My eyebrows furrow. My lips are sealed and puckered. I sit here writing on my phone.
“Hmm.” I say in a form of interest. Then I sigh.
So…they’re in a threesome relationship…without sex.
Oh, I’m sorry. It’s a “gentleman’s agreement”.
I loved the hell out of this film…I am…I am just dazed. Why…why would anyone share their partner with someone else…They were an odd group, I should say. Were this to have been in 2016, a shot of all in the same bed acting on their love would have opened a scene. But, luckily, it’s not graphic. Not explicit pornography or maniacal moaning. It’s just something that is discussed, and that I find acceptable. Much better than a boob shot.
Welcome to a real pre-code film, Isadora!!!
The word sex is mentioned and I gasped. Well, in my mind? It’s 1933 and those actors in black and white are talking about such filth.
Well, believe it or not, even back in those good old thirties, people did fornicate.
Ha-ha! Such humor of mine! Of course they did! I’ve just never been…..used to hearing this type of talk before in 30’s films. I haven’t been super exposed to the world of pre-code.
So let me recollect the happenings of one of the most interestingly and curiously odd films I’ve ever seen…
Miriam Hopkins goes in a train, yes! Then….she sees Fredric March and Gary Cooper. She draws them.
Soon they start a relationship. She dates March. She dates Cooper. Soon this is discovered by the men and….they come to a “gentleman’s agreement”….They can both date her…but no sex!
Gary Cooper happens to be the one who can’t fully commit. (Notice his facial expression.)
So…they’re all just….living together…in a relationship. Huh. She supports them both and gets them job opportunities. They cheat on each other, but it’s all fine because there is love.
They already fell to temptation and slept with each other. (Not Gary Cooper and Fredric March even though I kind of expected it.)
But, it’s all fine.
Miriam Hopkins and her boys.
Hmm. Make out with your two attractive boyfriends in the car. Sounds like a good music video.
Ernst Lubitsch, you perv!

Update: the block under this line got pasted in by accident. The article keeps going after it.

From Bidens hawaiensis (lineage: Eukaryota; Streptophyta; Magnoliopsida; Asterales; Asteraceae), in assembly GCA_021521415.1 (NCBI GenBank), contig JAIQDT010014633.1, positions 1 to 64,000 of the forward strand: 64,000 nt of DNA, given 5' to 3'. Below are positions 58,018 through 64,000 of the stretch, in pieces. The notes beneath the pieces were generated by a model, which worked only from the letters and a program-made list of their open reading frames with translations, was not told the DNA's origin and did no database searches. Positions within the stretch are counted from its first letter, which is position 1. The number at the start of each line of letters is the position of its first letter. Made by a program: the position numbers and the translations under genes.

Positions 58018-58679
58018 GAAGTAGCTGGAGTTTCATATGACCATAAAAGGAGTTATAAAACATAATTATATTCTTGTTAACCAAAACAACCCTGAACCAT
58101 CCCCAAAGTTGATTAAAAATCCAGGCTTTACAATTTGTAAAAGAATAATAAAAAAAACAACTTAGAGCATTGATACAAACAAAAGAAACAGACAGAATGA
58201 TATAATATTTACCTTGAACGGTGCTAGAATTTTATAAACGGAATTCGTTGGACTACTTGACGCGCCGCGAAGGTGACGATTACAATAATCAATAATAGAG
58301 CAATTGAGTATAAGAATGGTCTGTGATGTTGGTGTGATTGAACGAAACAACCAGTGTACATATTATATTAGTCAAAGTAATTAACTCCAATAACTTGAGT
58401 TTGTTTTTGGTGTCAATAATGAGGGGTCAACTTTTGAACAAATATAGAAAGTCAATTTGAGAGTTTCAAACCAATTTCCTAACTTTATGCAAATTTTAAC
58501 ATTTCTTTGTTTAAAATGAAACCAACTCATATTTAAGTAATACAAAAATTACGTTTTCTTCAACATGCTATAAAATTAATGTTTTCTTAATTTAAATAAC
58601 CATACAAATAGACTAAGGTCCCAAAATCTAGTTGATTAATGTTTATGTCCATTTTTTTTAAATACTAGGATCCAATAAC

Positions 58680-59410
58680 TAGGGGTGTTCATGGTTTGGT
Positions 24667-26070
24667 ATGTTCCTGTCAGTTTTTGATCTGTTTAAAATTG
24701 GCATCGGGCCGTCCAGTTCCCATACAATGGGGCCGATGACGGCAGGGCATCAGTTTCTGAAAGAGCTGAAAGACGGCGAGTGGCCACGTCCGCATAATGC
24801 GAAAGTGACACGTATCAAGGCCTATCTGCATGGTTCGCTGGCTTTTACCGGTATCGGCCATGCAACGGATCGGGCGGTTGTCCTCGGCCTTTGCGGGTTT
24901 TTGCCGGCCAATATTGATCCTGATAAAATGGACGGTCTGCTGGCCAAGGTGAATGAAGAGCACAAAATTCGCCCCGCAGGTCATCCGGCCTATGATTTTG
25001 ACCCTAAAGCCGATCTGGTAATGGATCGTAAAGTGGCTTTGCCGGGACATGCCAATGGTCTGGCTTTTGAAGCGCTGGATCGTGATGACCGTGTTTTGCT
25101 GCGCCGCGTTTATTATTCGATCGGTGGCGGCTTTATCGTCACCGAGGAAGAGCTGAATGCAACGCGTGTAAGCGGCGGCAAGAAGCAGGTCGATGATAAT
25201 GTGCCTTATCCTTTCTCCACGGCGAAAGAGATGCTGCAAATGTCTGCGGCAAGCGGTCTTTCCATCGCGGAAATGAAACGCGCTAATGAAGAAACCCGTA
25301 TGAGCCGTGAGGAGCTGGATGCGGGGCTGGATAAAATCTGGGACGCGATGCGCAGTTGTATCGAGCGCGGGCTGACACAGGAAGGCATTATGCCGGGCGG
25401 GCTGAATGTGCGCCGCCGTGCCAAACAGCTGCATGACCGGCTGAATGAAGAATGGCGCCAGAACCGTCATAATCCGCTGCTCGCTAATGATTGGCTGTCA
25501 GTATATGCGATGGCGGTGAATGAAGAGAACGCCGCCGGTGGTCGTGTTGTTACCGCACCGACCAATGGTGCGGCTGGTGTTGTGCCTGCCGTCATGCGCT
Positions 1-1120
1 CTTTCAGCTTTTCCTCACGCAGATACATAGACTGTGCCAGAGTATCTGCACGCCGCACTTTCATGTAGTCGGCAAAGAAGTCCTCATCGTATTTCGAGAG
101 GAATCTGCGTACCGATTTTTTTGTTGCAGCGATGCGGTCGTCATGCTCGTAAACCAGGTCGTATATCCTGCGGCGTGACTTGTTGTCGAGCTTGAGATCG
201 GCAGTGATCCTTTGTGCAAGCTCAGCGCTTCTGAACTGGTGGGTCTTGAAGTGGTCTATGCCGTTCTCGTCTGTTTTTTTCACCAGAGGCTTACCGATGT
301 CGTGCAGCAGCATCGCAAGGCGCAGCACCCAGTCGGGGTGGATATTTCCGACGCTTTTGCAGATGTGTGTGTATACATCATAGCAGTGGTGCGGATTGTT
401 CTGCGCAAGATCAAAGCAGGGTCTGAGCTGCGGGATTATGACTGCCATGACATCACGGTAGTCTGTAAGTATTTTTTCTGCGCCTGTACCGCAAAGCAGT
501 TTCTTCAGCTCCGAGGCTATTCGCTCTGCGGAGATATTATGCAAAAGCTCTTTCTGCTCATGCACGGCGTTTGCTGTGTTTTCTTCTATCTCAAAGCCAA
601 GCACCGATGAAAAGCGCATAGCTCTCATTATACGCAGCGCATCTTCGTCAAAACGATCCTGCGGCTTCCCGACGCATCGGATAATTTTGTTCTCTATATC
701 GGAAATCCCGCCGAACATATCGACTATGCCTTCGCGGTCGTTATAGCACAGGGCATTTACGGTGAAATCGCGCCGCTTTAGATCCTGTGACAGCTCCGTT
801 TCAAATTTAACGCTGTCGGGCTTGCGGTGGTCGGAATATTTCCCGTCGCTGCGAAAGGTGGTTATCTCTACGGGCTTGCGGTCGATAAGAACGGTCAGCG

Or Noel Coward, who came up with the story.
Brilliant humor in this. The ending left me smiling awkwardly. I mean, should I be happy or just annoyed with how manipulative Miriam is? She was cool. The girl had these men clenched in each fist.
And, anyway, to bring it up again…I seriously expected Fredric March and Gary Cooper to end up gay.
It may have been 1933, it would’ve been a good ending…but no…they needed a girl.
I have to say that this is a very, very unique film. Will never leave your mind. It artistically stands out. Hard to find a story like this. They just weren’t ashamed or embarassed one minute…it was all acceptable in the reality in a film of Ernst Lubitsch. One of a kind!
How did I get this after all? Well, it was in the Criterion section in Barnes and Noble. I had just recently learned that Lubitsch had been Criterioned and I know the movies would be given one hell of a restoration. Sadly, it was $29.99.
But, we drove to the record store…and it also had a Criterion section! I found it for $15.95. A used copy, of course. I have to enjoy film somehow! Barnes and Noble just like stealing your money. So, you could imagine that I jumped and jumped….
Near the end of this film, I wondered if I liked it. That’s what happens every time I watch a movie. Did it have the Lubitsch touch? Did it stand out in any way? Did it seem cliche and so typical 30’s? Now that I finished it….I think that it was certainly a special film and I liked it because I am always impressed by originality and some small (not GRAPHIC) taboo discussion.
Some brilliant highlights:
And, dear me, if I had been in the shoes of Miriam Hopkins, I would’ve easily chosen Gary Cooper. Now that’s a big obvious.
When I bought this, all I raved about was, “Gary Cooper! Gary Cooper…”
Fredric March looked like soft bread. Gary Cooper was a butter croissant.
One of the most memorable quotes in this film is when Miriam Hopkins says: “It’s true we have a gentleman’s agreement, but I am no gentleman.”
This is advanced for its time. It deals with the value of friendship and if it’s powerful enough to surpass betrayal due to temptation. Don’t I always say Lubitsch films are advanced for its time? I think the films he directed were always like the funny, unconventional side of Hollywood.
I also loved how we were taking to another scene during a mid scene.
I stop writing for a few seconds. Look up from my phone. I notice the dirty faces from the actors on the cover:
I raise my eyebrows and purse my lips.
“Hmm,” I think.
You know, I think after this movie The Hays Code of 1934 was established.
I watched this (and bought this) in honor of Mr. Lubitsch’s birthday yesterday.